This study aims to determine the value of endoscope assistance in the microsurgical resection of skull base meningiomas. Fourty-six patients harboring a skull base meningioma underwent an endoscope-assisted microsurgical resection. In 30 patients (65%), tumor parts which could not be visualized under the microscope were detected with the endoscope. In 26 patients (56%), these tumor remnants were removed under endoscopic view. Gross total resection was achieved in 35 patients (76%) and near-total resection in 11 (24%). There was no surgical mortality. The major complication was new cranial nerve deficit. The application of endoscopes was most useful in the small supraorbital craniotomies to look under the ipsilateral optic nerve and internal carotid artery as well as to visualize the diaphragm sellae and olfactory groove. In the retrosigmoid craniotomies, the endoscope was beneficial to inspect the internal auditory canal, to look into Meckel's cave, or to inspect areas hidden behind the jugular tubercle and tentorial edge. There was no obvious complication related to the application of the endoscope. Endoscope assistance is particularly of value when skull base meningiomas are to be removed via small craniotomies to inspect blind corners which cannot be visualized in a straight line with the microscope. In addition, there is a benefit of using endoscopes with various angles of view in standard craniotomies and skull base approaches to look around bony and dural corners or to look behind neurovascular structures, by which the amount of skull base drilling and retraction to expose the tumor can be reduced. © 2011 Springer-Verlag.


Hickmann A.-K.,Katharinenhospital | Nadji-Ohl M.,Katharinenhospital | Hopf N.J.,NeuroChirurgicum
Journal of Neuro-Oncology | Year: 2015

Five-aminolevulinic-acid (5-ALA) is known for its benefits in surgery of primary gliomas, but has only been cautiously used in recurrent gliomas dreading over-resection, insufficient or false-positive fluorescence in adjuvantly treated tumors. We evaluated intraoperative fluorescence based on tumor pathology, pretreatment as well as surgical and neurological outcome in patients with recurrent gliomas. Patients who underwent fluorescence-guided surgery for recurrent gliomas between 6/2010 and 2/2014 at our institution were retrospectively selected. Degree of surgical resection, neurological status, pathology results, intraoperative fluorescence and follow up status were analyzed. Patients who underwent repeat surgery without 5-ALA were selected as controls. 58 patients with high grade gliomas (°III and °IV) were included. 10 of 63 tumors (15.9 %) failed to fluoresce intraoperatively of which nine (90 %) had been adjuvantly treated prior to recurrence, as were 46 of the 53 fluorescing tumors (86.8 %). Non-fluorescing tumors were IDH mutated significantly more often (p = 0.005). 30 tumors (47.6 %) were located eloquently. 51 (80.9 %) patients showed no new neurologic deficits postoperatively. 13 patients (20.6 %) showed no signs of recurrence at their latest follow up. Eight patients were lost to follow up. Overall survival was significantly longer in the 5-ALA group (p = 0.025). Fluorescence-guided surgery in recurrent gliomas is safe and allows for a good surgical and neurological outcome in a difficult surgical environment, especially when used in combination with neuronavigation and intraoperative ultrasound to prevent over-resection. Adjuvant therapy did not significantly influence fluorescing properties. © 2015, Springer Science+Business Media New York.


Tatsch K.,Municipal Hospital Karlsruhe Inc. | Poepperl G.,Katharinenhospital
Journal of Nuclear Medicine | Year: 2013

This article gives an update on nigrostriatal dopamine terminal imaging, with emphasis on SPECT performed with the presynaptic dopamine transporter (DAT) ligand 123I-FP-CIT. The paper covers the rational use of this technique in the diagnostic work-up of patients with known or suspected parkinsonian syndromes. In detail, it addresses the impact of the method for the proof or exclusion of neurodegenerative parkinsonism, for its early and preclinical diagnosis, and for the evaluation of disease progression. The importance of normal DAT binding for differentiating symptomatic parkinsonism and relevant tremor syndromes from neurodegeneration is highlighted. Particularly emphasized is the role of DAT SPECT for diagnosing Lewy body dementia and its separation from Alzheimer dementia. Finally, some remarks deal with the economic aspects of the use of these imaging techniques in the clinical setting. COPYRIGHT © 2013 by the Society of Nuclear Medicine and Molecular Imaging, Inc.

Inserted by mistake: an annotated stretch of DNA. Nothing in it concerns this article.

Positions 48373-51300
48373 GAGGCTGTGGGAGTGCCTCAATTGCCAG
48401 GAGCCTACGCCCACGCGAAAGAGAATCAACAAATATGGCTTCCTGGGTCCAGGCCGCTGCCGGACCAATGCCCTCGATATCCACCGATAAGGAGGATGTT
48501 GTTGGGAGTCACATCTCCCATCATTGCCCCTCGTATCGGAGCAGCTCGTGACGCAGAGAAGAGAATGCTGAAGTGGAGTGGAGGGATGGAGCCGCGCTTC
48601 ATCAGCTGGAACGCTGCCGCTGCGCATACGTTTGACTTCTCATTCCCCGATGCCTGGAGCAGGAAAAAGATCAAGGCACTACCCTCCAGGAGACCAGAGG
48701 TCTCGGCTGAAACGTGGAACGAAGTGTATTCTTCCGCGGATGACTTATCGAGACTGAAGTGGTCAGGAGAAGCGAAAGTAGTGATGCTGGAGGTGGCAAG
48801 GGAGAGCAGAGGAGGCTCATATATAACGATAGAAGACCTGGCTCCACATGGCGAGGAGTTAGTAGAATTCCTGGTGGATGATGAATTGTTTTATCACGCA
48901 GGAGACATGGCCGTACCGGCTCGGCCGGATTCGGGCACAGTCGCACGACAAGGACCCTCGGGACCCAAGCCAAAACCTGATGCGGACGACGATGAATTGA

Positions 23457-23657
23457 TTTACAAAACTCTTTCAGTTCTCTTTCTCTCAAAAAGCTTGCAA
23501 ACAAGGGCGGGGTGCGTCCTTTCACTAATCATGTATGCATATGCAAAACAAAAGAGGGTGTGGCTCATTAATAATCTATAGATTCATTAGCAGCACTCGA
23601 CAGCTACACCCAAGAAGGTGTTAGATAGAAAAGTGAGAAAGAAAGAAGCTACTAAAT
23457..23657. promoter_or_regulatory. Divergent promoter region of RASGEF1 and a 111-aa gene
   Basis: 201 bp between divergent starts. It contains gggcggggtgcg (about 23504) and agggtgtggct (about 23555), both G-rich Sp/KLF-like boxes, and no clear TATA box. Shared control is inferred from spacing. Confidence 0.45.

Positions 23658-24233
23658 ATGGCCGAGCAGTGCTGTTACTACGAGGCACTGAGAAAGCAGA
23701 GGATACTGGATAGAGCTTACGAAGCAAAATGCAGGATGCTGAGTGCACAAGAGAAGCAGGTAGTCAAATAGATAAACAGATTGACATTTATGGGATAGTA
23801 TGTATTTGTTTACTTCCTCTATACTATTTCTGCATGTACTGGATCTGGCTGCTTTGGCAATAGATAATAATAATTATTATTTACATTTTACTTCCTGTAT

Olbricht C.J.,Katharinenhospital
Clinica Chimica Acta | Year: 2012

Immunosuppressive therapy is administered to all solid organ transplant recipients to help prevent acute rejection and the loss of allograft function. Adequate immunosuppression is a delicate balance between rejection rates and chronic allograft dysfunction on the one hand and immunological and nonimmunological side effects on the other hand. The general strategy is to minimize the toxicity associated with triple immunosuppressive regimens and possibly enhance long-term allograft survival without compromising short-term allograft survival. There are no criteria that enable the clinician to predict who will do well with the decrease or complete avoidance of immunosuppression. It becomes more and more clear that randomized controlled trials will not be able to solve the problem of defining the optimal immunosuppression for a given individual. The most promising road to achieve this goal and to improve chronic allograft survival may be personalized immunosuppression guided by biomarkers complementary to conventional drug monitoring strategies. © 2012 Elsevier B.V..


The documentation of a quality management system (QMS) usually includes evaluation, measuring and monitoring of the QMS, responsibility of staff members and the perview of the QMS. Requests on the documentation can diverge in different guidelines and laws (e. g. the German Ordinance on the Operation of Pharmacies or GMP-Guidelines).


Friedl A.,Katharinenhospital
Diabetes Aktuell | Year: 2016

Diabetes mellitus and dementia are common diseases of old age. By demography the numbers of those affected are rising steadily. In diabetic patients, and even in non-diabetics, there are statistical correlations between the level of the respective blood glucose levels and the development of dementia. Neurobiological research results suggest causal relationships. Continuous reductions in the incidence of dementia in comparable age groups in recent decades raise hope for the preventive effect of improved medical care. There is evidence for acute deterioration of mental ability at reduced and at elevated blood glucose levels. Thus, the therapeutic goal of near-normal glycemic diabetic control at least when cognitive deficits are preexisting can help to obtain still persisting independence as long as possible. The peculiarities of the growing group of older people with diabetes and dementia are to be considered specifically and comprehensively also in diabetological treatment. They require good and knowledgeable cooperation of all concerned. © Georg Thieme Verlag KG Stuttgart. New York.